exophthalmia


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exophthalmia

[ek′softhal′mē·ə]
Etymology: Gk, exo + ophthalmos, eye
an abnormal condition characterized by a marked protrusion of the eyeballs (exophthalmos, exophthalmus), usually resulting from the increased volume of the orbital contents caused by a tumor; swelling associated with cerebral, intraocular, or intraorbital edema or hemorrhage; paralysis of or trauma to the extraocular muscles; or cavernous sinus thrombosis. It may also be caused by endocrine disorders such as hyperthyroidism and Graves' disease, varicose veins within the orbit, or injury to orbital bones. Visual acuity may be impaired in exophthalmia; keratitis, ulceration, infection, and blindness may also occur. Treatment depends on the underlying cause. Acute advanced exophthalmia is often irreversible. Also called protrusio bulbi. See also proptosis. exophthalmic, adj.
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Exophthalmia

ex·oph·thal·mos

, exophthalmus (eks'of-thal'mos, -mŭs)
Protrusion of one or both eyeballs; can be congenital and familial, or due to pathology, such as a retroorbital tumor (usually unilateral) or thyroid disease (usually bilateral).
Synonym(s): proptosis.
[G. ex, out, + ophthalmos, eye]

exophthalmos

, exophthalmia, exophthalmus (ĕks″ŏf-thăl′mōs) (-mŭs)
Abnormal anterior protrusion of the eyeball. This may be due to thyrotoxicosis, tumor of the orbit, orbital cellulitis, leukemia, aneurysm, or vascular malformation. exophthalmic (-mĭk), adjective

pulsating exophthalmos

Exophthalmos accompanied by pulsation and bruit due to an aneurysm behind the eye.
References in periodicals archive ?
Women who have Graves' disease usually have thyroid nodules and may have exophthalmia, pretibial myxedema, and tachycardia.
Table 1: Congenital and Acquired Surgical affections of head region in calves Surgical Calves Affections Male Female Congenital Agenesis of oral commissure -- 1 affections Ocular dermoids 1 4 Total 1 5 Acquired Abscess at ear pinna -- 1 affections Abscess at eye lid -- 1 Corneal ulcer -- 1 Bilateral corneal rupture -- 1 Lacerated wound at upper eye lid -- 1 Exophthalmia -- 1 Conjunctivitis -- 1 Abscess at mandible -- 2 Mandibular fracture -- 2 Lymphangitis -- 1 Total -- 12 Grand total 1 17 Surgical Total % Affections Congenital Agenesis of oral commissure 1 5.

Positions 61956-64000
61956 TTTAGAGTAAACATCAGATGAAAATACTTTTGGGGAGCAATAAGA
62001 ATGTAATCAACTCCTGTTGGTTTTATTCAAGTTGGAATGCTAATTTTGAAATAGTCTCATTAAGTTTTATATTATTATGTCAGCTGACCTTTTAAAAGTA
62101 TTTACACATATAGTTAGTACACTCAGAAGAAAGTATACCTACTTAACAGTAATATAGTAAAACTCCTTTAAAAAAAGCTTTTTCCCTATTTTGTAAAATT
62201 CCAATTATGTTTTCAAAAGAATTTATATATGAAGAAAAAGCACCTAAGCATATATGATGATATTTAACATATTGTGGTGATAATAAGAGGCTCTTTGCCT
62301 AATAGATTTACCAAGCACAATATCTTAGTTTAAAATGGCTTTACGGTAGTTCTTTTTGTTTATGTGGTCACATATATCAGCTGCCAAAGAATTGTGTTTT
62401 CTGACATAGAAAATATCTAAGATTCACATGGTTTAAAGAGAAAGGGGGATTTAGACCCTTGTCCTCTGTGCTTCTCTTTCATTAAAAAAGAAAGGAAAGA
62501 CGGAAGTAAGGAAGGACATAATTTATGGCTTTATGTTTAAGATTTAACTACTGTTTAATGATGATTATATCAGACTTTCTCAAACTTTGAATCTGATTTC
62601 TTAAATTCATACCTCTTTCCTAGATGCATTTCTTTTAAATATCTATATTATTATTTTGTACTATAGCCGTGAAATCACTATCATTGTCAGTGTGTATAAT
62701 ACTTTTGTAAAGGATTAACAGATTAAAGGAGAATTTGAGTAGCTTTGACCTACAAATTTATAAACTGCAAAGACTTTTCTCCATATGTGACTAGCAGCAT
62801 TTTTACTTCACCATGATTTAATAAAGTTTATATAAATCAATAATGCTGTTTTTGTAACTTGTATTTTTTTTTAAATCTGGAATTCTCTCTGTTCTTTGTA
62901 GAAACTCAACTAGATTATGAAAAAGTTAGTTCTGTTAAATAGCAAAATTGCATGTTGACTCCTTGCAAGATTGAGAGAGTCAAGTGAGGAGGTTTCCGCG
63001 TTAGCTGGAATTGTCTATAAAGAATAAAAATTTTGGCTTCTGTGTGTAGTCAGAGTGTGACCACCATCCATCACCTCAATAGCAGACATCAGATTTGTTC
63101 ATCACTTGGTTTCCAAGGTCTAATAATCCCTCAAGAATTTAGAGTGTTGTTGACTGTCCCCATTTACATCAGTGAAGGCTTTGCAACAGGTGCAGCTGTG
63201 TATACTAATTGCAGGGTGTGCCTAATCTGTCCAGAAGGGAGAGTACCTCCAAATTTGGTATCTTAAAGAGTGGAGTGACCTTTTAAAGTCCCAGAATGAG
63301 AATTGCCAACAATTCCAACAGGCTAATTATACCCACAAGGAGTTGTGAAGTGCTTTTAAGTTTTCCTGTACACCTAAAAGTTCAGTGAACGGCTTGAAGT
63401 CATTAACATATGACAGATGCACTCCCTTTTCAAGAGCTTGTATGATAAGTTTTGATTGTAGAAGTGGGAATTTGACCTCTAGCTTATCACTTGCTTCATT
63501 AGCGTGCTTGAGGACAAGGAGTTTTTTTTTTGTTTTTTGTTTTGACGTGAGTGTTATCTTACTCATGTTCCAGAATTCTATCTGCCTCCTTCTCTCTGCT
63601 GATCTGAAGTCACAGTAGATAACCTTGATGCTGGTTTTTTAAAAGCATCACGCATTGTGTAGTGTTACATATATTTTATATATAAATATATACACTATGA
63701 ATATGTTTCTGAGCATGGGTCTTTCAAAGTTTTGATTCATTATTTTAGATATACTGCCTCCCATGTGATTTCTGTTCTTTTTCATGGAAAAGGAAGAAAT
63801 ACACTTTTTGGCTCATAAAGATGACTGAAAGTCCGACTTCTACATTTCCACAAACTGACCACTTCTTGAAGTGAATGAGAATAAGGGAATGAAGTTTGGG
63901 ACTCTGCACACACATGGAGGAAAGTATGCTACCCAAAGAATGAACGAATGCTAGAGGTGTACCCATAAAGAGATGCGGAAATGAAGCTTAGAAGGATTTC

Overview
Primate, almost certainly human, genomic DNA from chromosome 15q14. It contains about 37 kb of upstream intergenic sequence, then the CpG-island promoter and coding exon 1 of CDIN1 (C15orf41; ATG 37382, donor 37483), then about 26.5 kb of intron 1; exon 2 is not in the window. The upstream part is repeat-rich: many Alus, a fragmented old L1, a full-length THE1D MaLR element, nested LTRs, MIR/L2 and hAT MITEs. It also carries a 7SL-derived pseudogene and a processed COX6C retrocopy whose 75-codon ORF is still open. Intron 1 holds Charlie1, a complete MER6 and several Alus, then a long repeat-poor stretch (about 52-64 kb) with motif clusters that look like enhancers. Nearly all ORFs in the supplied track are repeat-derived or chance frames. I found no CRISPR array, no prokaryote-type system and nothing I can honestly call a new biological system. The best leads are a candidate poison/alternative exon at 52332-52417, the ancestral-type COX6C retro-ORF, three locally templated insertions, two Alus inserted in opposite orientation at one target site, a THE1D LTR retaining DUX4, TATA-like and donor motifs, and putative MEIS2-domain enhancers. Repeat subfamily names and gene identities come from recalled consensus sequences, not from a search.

Clinical examination of suffering calves was performed ardently and revealed clinical markers such as lymph nodes enlargement, pallor or jaundiced mucous membrane, reduces appetite, pyrexia, pica, coughing and respiratory distress, lacrimation, exophthalmia, petechiae, recumbency, sub-mandibular and/or ventral edema, melena, diarrhea and hemoglobinnuria were recorded.
While, clinical manifestations of pica, coughing and respiratory distress, lacrimation and exophthalmia (Fig.
The results of the current study clearly signify that lymph nodes enlargement, pallor mucous membrane, reduced appetite, marked rise in the body temperature and exophthalmia are among the most common clinical markers revealed by the calves naturally infected with T.
Thus, it is quit possible that the parasitized lymphocytes could be infiltrating and proliferating in the extra-ocular muscle of infected cave and thus local overproduction of TNF-[alpha] is under operation, bestowing clinical manifestation of exophthalmia.
The consideration of generalized lymph nodes enlargement, pallor mucous membrane, pyrexia, pica, coughing and respiratory distress, lacrimation and exophthalmia as the major clinical markers might be pivotal in clinical diagnosis of theileriosis in the field conditions.
One or more of the following could, therefore, significantly impair visual function: 1) mechanical damage to the optic nerve or retina resulting from rapid decompression-induced exophthalmia (Rogers et al.
2008) and experience significant barotrauma when brought to the surface, including severe exophthalmia (Hannah and Matteson, 2007; Hannah et al.
Five of eight black rockfish exposed to simulated capture showed severe exophthalmia immediately after rapid decompression, and one fish in this condition also displayed corneal emphysemas.
Our observations with black rockfish do not support our original contention that exophthalmia and other internal events associated with rapid decompression compromise retinal function.
Affected fish showed clinical signs of exophthalmia and of hemorrhage around the gills, mouth, and abdomen.